John Grisham uncovered reasons a person might suffer the consequences of a wrongful conviction when he researched information for his first non-fiction novel. His book chronicles Ron Williamson’s journey through the criminal justice system and Williamson’s life on death row for a crime he didn’t commit. 

“The journey also exposed me to the world of wrongful convictions, something that I, even as a former lawyer, had never spent much time thinking about. Wrongful convictions occur every month in every state in this country, and the reasons are all varied and all the same — bad police work, junk science, faulty eyewitness identifications, bad defense lawyers, lazy prosecutors, arrogant prosecutors.”The Innocent Man by  John Grisham (p. 356).

As a former police officer, a former prosecutor and now a criminal defense attorney, I agree with Grisham’s rationale. During my career, I witnessed all of these reasons why innocent individuals might be convicted of crimes they didn’t commit.

In thinking about my police career, I once arrested and charged a factually innocent man with aggravated robbery.  The false charges were the result of bogus information from an informant, the suspect’s association with the wrong crowd and faulty eyewitness identification.  However, our police investigation revealed the suspect was innocent.

Two arrested co-defendants separately proclaimed the wrongfully charged suspect was not present during the residential robbery.  They made us aware that we had charged an innocent man, who was in jail for a crime he did not commit.  My partner at the time of this investigation was Detective Sam Nuchia.  We listened to the co-defendants, gathered information and re-investigated the case and eventually exonerated the wrongly accused suspect.

Throughout the years after his exoneration, I maintained contact with this suspect and a few years back learned he had passed away.  I still talk with his lawyer, who respects Sam and me for doing the right thing in this investigation.  The lawyer also told me how much his client respected us.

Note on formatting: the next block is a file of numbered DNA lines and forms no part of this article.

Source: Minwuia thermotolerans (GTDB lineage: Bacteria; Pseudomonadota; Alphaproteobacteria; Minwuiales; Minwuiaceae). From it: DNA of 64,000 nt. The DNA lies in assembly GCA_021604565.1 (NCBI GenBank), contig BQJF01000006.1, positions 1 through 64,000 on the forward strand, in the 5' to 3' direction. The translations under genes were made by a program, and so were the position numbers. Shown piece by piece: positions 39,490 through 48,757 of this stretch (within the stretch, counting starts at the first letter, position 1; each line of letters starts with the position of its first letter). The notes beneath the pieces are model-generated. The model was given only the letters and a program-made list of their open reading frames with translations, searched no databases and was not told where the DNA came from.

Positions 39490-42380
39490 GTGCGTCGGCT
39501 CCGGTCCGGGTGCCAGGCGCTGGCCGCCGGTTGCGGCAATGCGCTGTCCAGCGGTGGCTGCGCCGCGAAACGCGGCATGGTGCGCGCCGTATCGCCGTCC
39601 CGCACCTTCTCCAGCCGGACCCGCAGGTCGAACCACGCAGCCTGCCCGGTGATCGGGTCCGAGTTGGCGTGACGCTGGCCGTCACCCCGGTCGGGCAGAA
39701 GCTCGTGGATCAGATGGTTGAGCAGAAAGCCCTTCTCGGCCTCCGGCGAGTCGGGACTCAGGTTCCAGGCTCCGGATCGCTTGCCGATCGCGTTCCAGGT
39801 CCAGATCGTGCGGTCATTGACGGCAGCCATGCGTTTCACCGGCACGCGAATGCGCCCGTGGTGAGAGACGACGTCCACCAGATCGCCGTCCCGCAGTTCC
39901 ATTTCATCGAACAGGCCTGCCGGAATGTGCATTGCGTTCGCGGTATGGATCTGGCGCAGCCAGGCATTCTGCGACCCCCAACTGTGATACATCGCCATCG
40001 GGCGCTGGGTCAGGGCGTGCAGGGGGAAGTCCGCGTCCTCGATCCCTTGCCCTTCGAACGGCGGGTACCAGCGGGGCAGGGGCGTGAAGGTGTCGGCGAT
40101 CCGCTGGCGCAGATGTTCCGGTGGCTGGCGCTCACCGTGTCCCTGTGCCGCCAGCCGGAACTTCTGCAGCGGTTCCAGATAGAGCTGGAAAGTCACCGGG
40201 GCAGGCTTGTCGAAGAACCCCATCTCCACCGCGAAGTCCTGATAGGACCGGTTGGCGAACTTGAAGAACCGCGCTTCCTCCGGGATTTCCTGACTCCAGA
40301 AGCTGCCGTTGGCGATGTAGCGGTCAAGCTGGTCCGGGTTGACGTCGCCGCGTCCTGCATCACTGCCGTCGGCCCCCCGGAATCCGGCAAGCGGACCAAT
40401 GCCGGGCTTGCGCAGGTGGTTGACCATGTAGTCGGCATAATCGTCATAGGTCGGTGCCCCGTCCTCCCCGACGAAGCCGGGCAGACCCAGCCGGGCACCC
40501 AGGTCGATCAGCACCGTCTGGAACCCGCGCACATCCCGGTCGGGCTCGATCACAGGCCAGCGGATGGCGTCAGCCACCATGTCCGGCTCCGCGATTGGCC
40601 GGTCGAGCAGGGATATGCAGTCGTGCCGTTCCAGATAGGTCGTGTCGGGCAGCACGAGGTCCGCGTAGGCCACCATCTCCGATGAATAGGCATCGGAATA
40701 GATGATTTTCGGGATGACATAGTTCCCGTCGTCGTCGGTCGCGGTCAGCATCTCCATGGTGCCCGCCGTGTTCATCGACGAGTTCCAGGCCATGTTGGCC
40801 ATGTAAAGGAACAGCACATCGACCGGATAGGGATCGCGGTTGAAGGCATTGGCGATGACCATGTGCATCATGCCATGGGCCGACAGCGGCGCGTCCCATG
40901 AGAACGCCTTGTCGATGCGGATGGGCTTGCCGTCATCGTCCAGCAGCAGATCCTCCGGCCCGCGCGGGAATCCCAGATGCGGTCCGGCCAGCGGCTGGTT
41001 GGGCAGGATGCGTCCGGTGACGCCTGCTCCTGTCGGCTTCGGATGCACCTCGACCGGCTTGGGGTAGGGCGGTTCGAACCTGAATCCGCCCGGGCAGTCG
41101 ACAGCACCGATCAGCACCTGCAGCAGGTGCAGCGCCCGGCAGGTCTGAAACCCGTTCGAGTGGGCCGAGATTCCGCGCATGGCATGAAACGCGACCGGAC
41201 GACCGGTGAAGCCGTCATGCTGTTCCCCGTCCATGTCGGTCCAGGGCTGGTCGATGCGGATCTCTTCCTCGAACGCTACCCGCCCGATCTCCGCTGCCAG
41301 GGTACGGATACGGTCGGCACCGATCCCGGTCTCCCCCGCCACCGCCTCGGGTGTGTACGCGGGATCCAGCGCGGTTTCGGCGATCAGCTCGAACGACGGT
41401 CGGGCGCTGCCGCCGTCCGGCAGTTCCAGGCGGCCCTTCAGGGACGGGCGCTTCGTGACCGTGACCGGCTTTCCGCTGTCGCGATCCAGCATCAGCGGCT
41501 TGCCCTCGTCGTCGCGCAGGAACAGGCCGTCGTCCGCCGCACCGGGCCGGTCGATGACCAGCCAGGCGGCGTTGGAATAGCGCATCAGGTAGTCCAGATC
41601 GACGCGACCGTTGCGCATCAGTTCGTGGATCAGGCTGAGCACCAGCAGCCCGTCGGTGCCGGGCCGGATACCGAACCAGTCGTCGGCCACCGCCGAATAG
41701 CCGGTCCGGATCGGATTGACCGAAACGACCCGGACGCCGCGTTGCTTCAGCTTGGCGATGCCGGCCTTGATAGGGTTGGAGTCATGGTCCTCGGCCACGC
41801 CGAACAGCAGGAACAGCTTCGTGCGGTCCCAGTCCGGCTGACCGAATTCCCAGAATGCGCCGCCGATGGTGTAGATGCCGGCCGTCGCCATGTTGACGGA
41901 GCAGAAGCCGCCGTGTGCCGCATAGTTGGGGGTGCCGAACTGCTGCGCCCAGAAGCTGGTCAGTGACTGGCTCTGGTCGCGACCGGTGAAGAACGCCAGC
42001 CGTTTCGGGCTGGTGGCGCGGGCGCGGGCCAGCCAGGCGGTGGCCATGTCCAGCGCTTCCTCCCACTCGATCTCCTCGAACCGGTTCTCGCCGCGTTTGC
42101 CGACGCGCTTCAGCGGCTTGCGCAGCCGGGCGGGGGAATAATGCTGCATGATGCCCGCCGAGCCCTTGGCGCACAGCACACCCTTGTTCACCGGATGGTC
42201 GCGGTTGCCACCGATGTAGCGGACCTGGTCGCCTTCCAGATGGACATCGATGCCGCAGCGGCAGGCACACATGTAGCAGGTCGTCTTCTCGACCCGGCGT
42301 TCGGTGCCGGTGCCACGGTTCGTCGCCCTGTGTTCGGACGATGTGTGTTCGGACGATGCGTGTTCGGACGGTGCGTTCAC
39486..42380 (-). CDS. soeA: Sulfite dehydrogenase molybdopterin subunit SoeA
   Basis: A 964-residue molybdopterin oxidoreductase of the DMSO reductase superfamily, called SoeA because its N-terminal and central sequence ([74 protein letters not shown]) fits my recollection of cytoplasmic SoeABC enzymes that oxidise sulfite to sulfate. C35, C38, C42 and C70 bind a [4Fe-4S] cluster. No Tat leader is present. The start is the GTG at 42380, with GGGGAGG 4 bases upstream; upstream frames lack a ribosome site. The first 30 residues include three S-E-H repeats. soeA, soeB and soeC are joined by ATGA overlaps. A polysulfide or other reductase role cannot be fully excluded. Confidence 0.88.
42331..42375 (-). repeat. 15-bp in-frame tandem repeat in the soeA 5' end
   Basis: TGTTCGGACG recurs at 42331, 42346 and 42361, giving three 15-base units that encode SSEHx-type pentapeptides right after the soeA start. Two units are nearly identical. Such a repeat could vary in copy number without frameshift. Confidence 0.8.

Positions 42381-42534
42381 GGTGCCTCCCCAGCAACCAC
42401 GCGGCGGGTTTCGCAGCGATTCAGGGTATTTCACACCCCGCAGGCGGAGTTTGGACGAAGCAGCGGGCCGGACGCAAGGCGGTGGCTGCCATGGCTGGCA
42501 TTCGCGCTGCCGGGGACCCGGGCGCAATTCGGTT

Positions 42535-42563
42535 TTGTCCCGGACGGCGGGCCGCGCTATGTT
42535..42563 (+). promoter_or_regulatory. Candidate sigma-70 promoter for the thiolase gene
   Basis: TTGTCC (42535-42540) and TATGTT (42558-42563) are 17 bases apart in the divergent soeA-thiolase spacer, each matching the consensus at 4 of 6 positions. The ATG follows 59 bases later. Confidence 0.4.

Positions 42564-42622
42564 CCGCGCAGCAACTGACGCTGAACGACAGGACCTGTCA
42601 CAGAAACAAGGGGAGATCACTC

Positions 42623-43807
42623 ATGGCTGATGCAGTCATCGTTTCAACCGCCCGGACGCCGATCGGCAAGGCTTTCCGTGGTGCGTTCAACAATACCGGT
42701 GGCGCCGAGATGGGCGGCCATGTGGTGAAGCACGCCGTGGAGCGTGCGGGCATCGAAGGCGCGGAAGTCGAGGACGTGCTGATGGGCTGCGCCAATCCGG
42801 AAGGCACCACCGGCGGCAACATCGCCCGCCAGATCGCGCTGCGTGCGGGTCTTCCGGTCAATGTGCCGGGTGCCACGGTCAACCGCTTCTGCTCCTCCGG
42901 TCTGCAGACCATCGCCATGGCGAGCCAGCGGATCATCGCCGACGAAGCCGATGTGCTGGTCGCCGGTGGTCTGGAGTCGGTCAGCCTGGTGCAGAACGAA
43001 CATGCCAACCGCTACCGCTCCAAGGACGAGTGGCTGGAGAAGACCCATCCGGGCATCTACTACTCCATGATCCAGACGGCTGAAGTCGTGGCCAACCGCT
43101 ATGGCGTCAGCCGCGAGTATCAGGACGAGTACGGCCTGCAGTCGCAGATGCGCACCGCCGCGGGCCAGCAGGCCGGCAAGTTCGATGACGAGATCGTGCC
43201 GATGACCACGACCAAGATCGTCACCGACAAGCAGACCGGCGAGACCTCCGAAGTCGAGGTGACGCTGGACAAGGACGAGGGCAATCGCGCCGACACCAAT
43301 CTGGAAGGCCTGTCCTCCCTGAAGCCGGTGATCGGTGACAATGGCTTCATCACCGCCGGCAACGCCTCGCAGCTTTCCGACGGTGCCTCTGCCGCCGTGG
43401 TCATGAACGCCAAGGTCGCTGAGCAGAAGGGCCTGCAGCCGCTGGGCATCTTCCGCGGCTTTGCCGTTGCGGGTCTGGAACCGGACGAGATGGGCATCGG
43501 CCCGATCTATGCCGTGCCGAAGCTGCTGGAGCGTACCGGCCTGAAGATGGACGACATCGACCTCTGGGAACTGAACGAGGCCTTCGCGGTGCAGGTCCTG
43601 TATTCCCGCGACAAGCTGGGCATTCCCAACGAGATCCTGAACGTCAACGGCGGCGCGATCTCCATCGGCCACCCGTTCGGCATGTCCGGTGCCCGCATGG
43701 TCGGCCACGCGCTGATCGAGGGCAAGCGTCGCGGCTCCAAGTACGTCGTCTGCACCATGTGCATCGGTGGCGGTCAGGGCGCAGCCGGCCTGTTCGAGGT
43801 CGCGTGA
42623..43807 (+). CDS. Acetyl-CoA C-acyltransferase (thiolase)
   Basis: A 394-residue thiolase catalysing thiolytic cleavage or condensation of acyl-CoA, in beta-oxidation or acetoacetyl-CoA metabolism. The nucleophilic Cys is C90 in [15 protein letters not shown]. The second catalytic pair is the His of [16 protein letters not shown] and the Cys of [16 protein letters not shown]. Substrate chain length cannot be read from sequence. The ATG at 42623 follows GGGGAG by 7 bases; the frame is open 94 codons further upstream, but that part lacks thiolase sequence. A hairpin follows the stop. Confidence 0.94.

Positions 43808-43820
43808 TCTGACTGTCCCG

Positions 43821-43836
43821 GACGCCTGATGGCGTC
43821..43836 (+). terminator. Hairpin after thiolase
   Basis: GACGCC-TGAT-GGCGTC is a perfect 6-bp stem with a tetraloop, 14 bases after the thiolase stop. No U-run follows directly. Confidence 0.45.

I heard from this exonerated suspect another time when Sam was the HPD police chief.  Sam’s wife Liz unknowingly took her vehicle for some work where this defendant was employed.  While talking to her about the vehicle, he asks about Sam and me.  He told Liz about dealing with us when he was younger and running with the wrong crowd.  He told her we were good cops and he had a lot of respect for us.  Instead of being bitter about his false charges, he used the experience to change his life for the better.

Because we did the right thing in that investigation, the two home invaders also gained respect for Sam and me.  While writing this article, one of these men contacted me.  He is now a business owner, respected in his community and a volunteer fire fighter. For more than 25 years, he has been a model citizen.  He is also a family man and the father of a son who did a tour of duty in Afghanistan.

He credits us with the positive changes he made in his life, after being released from prison.

Another experience with a wrongfully charged defendant happened while I was a lawyer practicing criminal defense.  A mother retained my law firm to represent her son, who was charged with capital murder.  During our representation, we learned her son was not involved in the murder or the aggravated robbery that led to the charges. Before this client’s representation, I had never given much thought to the problems of wrongful convictions.  These problems are easy to ignore when you have not spent much time thinking about the consequences.

However, the realization of representing an innocent client, facing the death penalty, caused me to spend a lot of time thinking about the consequences of a wrongful conviction and it scared me.

“The scariest client a lawyer will ever have is an innocent client”.  The Lincoln Lawyer by Michael Connelly, p. 113.